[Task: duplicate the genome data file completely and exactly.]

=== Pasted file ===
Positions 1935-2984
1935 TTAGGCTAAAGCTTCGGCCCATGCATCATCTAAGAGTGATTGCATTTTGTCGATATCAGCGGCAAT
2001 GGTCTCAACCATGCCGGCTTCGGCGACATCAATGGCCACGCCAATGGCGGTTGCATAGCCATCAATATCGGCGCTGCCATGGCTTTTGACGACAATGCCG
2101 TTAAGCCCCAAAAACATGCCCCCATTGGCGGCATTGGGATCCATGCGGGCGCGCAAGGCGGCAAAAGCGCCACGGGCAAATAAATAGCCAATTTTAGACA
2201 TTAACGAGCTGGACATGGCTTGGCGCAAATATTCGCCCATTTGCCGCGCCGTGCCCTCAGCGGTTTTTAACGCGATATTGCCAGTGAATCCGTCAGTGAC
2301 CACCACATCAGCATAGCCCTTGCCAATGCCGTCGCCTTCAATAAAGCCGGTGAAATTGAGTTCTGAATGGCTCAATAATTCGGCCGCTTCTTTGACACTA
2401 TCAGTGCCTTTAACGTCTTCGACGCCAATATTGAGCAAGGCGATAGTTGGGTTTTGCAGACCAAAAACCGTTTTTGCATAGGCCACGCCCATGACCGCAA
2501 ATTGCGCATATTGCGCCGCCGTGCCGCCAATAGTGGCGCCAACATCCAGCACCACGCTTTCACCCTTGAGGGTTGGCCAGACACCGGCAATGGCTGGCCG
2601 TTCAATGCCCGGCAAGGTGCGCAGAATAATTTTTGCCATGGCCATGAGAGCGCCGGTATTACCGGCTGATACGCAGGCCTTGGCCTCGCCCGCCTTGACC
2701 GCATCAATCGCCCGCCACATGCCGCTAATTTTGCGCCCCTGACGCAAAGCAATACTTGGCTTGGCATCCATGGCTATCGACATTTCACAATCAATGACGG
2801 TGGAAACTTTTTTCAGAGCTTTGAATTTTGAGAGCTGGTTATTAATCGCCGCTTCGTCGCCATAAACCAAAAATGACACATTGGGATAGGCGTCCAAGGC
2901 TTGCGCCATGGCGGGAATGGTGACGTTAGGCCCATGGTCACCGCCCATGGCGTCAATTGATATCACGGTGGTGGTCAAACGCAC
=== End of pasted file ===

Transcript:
Positions 1935-2984
1935 TTAGGCTAAAGCTTCGGCCCATGCATCATCTAAGAGTGATTGCATTTTGTCGATATCAGCGGCAAT
2001 GGTCTCAACCATGCCGGCTTCGGCGACATCAATGGCCACGCCAATGGCGGTTGCATAGCCATCAATATCGGCGCTGCCATGGCTTTTGACGACAATGCCG
2101 TTAAGCCCCAAAAACATGCCCCCATTGGCGGCATTGGGATCCATGCGGGCGCGCAAGGCGGCAAAAGCGCCACGGGCAAATAAATAGCCAATTTTAGACA
2201 TTAACGAGCTGGACATGGCTTGGCGCAAATATTCGCCCATTTGCCGCGCCGTGCCCTCAGCGGTTTTTAACGCGATATTGCCAGTGAATCCGTCAGTGAC
2301 CACCACATCAGCATAGCCCTTGCCAATGCCGTCGCCTTCAATAAAGCCGGTGAAATTGAGTTCTGAATGGCTCAATAATTCGGCCGCTTCTTTGACACTA
2401 TCAGTGCCTTTAACGTCTTCGACGCCAATATTGAGCAAGGCGATAGTTGGGTTTTGCAGACCAAAAACCGTTTTTGCATAGGCCACGCCCATGACCGCAA
2501 ATTGCGCATATTGCGCCGCCGTGCCGCCAATAGTGGCGCCAACATCCAGCACCACGCTTTCACCCTTGAGGGTTGGCCAGACACCGGCAATGGCTGGCCG
2601 TTCAATGCCCGGCAAGGTGCGCAGAATAATTTTTGCCATGGCCATGAGAGCGCCGGTATTACCGGCTGATACGCAGGCCTTGGCCTCGCCCGCCTTGACC
2701 GCATCAATCGCCCGCCACATGCCGCTAATTTTGCGCCCCTGACGCAAAGCAATACTTGGCTTGGCATCCATGGCTATCGACATTTCACAATCAATGACGG
2801 TGGAAACTTTTTTCAGAGCTTTGAATTTTGAGAGCTGGTTATTAATCGCCGCTTCGTCGCCATAAACCAAAAATGACACATTGGGATAGGCGTCCAAGGC
2901 TTGCGCCATGGCGGGAATGGTGACGTTAGGCCCATGGTCACCGCCCATGGCGTCAATTGATATCACGGTGGTGGTCAAACGCAC